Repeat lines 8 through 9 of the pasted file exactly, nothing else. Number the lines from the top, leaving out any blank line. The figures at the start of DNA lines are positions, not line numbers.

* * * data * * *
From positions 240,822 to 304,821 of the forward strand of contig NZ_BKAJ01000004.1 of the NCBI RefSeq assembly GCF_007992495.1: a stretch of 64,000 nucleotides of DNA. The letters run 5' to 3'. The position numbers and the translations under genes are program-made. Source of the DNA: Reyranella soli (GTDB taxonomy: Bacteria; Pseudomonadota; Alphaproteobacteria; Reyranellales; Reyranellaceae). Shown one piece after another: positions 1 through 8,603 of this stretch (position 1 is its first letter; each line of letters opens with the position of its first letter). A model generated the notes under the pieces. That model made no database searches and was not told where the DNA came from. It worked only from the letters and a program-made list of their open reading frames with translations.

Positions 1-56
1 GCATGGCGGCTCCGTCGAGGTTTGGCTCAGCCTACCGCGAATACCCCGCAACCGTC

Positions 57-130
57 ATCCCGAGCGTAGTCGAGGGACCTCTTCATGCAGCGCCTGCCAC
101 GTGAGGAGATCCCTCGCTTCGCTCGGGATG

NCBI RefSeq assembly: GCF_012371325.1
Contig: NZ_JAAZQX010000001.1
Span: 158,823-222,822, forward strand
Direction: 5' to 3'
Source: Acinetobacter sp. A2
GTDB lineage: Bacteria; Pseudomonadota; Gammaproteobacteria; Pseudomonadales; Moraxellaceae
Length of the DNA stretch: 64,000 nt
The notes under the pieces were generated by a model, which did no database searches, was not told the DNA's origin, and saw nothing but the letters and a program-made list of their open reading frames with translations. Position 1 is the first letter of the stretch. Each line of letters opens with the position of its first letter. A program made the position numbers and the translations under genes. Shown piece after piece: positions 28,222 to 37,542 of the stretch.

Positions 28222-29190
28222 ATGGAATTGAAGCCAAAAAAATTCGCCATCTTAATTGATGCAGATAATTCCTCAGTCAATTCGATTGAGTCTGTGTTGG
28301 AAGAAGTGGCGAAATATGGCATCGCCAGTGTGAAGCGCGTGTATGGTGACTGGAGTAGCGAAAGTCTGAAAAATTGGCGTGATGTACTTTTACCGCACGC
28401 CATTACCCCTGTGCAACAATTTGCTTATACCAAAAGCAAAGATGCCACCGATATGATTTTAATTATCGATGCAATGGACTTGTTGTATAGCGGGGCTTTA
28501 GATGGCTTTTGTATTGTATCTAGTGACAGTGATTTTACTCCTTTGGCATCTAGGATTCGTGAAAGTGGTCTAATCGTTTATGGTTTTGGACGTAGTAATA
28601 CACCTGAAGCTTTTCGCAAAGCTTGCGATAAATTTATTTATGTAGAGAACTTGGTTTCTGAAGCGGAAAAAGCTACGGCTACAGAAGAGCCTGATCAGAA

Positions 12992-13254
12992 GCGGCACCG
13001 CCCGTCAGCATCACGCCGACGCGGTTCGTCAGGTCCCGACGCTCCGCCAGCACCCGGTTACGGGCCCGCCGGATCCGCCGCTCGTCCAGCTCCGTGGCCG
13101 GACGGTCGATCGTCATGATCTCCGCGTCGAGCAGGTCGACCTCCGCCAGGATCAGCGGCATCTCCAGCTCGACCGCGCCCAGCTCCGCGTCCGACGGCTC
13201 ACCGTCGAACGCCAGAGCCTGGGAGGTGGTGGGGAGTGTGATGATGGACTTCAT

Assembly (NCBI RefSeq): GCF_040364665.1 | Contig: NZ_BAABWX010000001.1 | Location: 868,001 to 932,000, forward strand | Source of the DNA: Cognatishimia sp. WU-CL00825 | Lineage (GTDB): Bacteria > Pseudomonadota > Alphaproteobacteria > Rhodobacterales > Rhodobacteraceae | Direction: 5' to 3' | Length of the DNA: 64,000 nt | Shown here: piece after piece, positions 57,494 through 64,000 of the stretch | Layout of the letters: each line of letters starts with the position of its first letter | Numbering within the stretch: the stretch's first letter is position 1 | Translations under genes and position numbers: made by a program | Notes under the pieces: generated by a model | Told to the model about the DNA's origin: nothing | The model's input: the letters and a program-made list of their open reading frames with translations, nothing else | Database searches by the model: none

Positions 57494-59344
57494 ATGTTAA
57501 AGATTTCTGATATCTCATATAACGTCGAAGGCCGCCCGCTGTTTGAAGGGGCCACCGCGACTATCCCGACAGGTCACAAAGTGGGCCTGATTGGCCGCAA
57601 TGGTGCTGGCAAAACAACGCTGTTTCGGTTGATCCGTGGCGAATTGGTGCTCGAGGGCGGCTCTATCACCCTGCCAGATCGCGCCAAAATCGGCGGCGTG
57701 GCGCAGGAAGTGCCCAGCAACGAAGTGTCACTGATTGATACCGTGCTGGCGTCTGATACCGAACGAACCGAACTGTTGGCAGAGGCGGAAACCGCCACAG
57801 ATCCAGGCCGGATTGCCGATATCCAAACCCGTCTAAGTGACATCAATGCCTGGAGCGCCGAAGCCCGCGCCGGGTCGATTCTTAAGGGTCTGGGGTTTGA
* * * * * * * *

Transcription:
Contig: NZ_JAAZQX010000001.1
Span: 158,823-222,822, forward strand